"Cinderella Is Dead" Offers an Engrossing Twist on the Classic Fairytale
Two hundred years after Cinderella found her Prince Charming, the girls of the city of Lille in the kingdom of Mersailles are now required to attend an annual ball to find princes of their own.
Those who are not chosen or who refuse to attend face consequences, while those who do attend risk being paired with a husband who will mistreat them. In the midst of all this is Sophia, a sixteen-year-old girl who is in love with her best friend, Erin. When Sophia decides to flee the ball and hide in Cinderella’s mausoleum, she discovers that there is more to Cinderella’s story than she has been taught.
One of the most intriguing things about Cinderella Is Dead is the world-building. By setting the story in a post-Cinderella world, author Kailynn Bayron shows us the legacy of Cinderella’s story, her descendants, and those who were around her. Since Cinderella’s story is held up as an ideal, the women of Mersailles are expected to marry young in order to provide a better life for themselves and their families. Men aren’t bound to this and are heralded as princes and knights in shining armor regardless of how they act toward women. Those with rich families in positions of power can give their daughters an advantage at the annual ball that the less privileged don’t have. Not to mention, being straight is expected of both men and women.
Yet next to no one notices how things are wrong in Mersailles. They see only the glamor of Cinderella’s story—or they are too afraid to fight those in positions of power. One bit of spoken dialogue goes something like, “By repeating a lie often enough, people believe it to be true.” Since Cinderella’s story is held up to be as sacred as religion, it is impossible for many to question it. In fact, the only people who end up questioning it are those who don’t fit the expectations of heteronormativity or submissiveness.
With a complex world comes a complex cast of characters—another strength of the book. It is particularly notable that nearly all of the characters are Black or mixed race Black, resulting in a narrative where race isn’t an issue. Almost all of the characters also have some degree of marginalization: protagonist Sophia is a lesbian, and secondary character Luke is gay but also, as a young man, someone who isn’t required to attend each ball. There are also characters who serve as a twist or extension of established characters, such as the prince, the fairy godmother, and the evil stepsister. Of the upended or legacy characters, the prince and the “evil” stepsister end up being the most interesting and creative.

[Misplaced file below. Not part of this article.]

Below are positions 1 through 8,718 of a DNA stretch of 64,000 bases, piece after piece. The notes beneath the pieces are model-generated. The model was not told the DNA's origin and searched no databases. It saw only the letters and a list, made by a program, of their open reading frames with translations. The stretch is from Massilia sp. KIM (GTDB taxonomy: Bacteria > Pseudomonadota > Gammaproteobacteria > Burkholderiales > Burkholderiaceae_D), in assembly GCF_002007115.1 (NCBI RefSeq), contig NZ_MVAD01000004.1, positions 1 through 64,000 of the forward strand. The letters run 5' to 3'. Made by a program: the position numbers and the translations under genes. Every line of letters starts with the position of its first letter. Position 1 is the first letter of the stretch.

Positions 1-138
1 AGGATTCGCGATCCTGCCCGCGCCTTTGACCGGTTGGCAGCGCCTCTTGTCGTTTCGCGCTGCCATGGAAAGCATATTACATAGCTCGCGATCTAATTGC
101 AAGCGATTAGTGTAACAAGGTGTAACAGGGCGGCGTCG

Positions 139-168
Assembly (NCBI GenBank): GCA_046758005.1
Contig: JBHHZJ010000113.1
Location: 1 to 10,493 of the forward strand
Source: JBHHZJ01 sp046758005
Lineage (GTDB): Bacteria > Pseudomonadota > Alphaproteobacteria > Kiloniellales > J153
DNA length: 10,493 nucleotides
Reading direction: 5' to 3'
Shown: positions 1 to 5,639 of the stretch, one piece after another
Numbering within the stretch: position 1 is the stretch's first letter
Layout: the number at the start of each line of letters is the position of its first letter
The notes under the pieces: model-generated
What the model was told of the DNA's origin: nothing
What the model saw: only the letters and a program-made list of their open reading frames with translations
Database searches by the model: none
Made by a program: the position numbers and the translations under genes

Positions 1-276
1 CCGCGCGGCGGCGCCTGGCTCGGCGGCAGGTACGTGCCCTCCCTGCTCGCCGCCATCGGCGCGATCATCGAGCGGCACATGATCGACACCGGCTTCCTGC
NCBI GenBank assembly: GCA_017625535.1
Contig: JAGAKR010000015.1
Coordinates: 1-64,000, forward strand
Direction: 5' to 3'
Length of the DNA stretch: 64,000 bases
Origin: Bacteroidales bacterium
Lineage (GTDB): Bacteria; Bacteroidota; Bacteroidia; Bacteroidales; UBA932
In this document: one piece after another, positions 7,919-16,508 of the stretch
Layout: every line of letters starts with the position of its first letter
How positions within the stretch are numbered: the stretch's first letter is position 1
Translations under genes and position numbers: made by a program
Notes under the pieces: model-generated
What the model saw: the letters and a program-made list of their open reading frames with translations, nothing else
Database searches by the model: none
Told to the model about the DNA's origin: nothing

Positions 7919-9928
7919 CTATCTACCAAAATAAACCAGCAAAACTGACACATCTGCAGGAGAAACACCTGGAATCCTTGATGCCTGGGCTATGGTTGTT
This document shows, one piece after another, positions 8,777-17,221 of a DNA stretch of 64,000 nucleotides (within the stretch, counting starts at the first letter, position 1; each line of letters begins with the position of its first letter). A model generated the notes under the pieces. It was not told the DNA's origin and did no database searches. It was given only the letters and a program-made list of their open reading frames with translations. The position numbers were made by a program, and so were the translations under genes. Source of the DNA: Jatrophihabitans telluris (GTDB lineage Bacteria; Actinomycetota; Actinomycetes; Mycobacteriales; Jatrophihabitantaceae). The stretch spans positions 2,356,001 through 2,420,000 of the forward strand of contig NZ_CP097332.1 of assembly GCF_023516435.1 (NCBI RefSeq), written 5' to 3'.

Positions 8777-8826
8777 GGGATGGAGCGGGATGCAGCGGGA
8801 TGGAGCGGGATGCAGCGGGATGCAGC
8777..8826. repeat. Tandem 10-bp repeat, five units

Protagonist Sophia is someone who wants to make a change and fight social expectations but isn’t sure how to go about it. Due to living in a city with unrealistic expectations of women, Sophia is also unsure of her true potential. It doesn’t help that Sophia’s first love interest, Erin, is too scared to upend the rules of Lille to believe in or help Sophia. Thankfully, Sophia finds Constance, the last living descendant of Cinderella’s family, to help her form a plan to defeat King Manford. Constance is a little impulsive and brash, but she also is also a tender love interest and a thoughtful teacher. Constance telling Sophia some of the truth about Cinderella’s story and teaching Sophia how to use a dagger are some of the best scenes in this book.
The novel’s dialogue is another strong point that enhances its depiction of the characters’ emotions. One memorable conversation happens between Luke and Sophia when Luke dispassionately says, “People who don’t fit nicely into boxes the kings of Mersailles have defined are erased, as if our lives don’t matter. Have you ever heard of a man marrying another man? A woman being in love with another woman? Of people who find their hearts lie somewhere in the middle or neither?” To which Sophia bitterly replies, “Only as a cautionary tale.” This dialogue is reminiscent of how real queer people such as Oscar Wilde and Ma Rainey were criminalized for their orientation and sexual activities.
The budding romance between Sophia and Constance depicts how queerness is marginalized both in this novel and in real life, and it is endearing to read. Sophia initially admires Constance’s beauty and physical features and then begins to find it hard to concentrate or hold things whenever Constance touches her or is nearby. Meanwhile, Constance is keenly aware of Sophia’s budding feelings, and her initial flirting is amusing to watch. Sophia’s and Constance’s honest thoughts about their feelings about each other are especially sweet. I particularly liked when Sophia is admiring Constance and thinks, “Under the glinting moon, her hair is like a smoldering ember, her face so much like the splendor of the stars in the sky above us.”
All in all, Cinderella Is Dead is a dark, engrossing take on the Cinderella fairytale that challenges the reader to consider their role and the stories and history they have been taught to believe. It empowers queer women while also showing how queer and straight women can become a part of an oppressive system—and how men can become too entitled and privileged in this system, even as they are also marginalized. With a compelling cast of characters, magical dialogue, and creative twists, Cinderella Is Dead brings new life to a classic fairytale.
The Afro YA promotes black young adult authors and YA books with black characters, especially those that influence Pennington, an aspiring YA author who believes that black YA readers need diverse books, creators, and stories so that they don’t have to search for their experiences like she did.
Latonya Pennington is a poet and freelance pop culture critic. Their freelance work can also be found at PRIDE, Wear Your Voice magazine, and Black Sci-fi. As a poet, they have been published in Fiyah Lit magazine, Scribes of Nyota, and Argot magazine among others.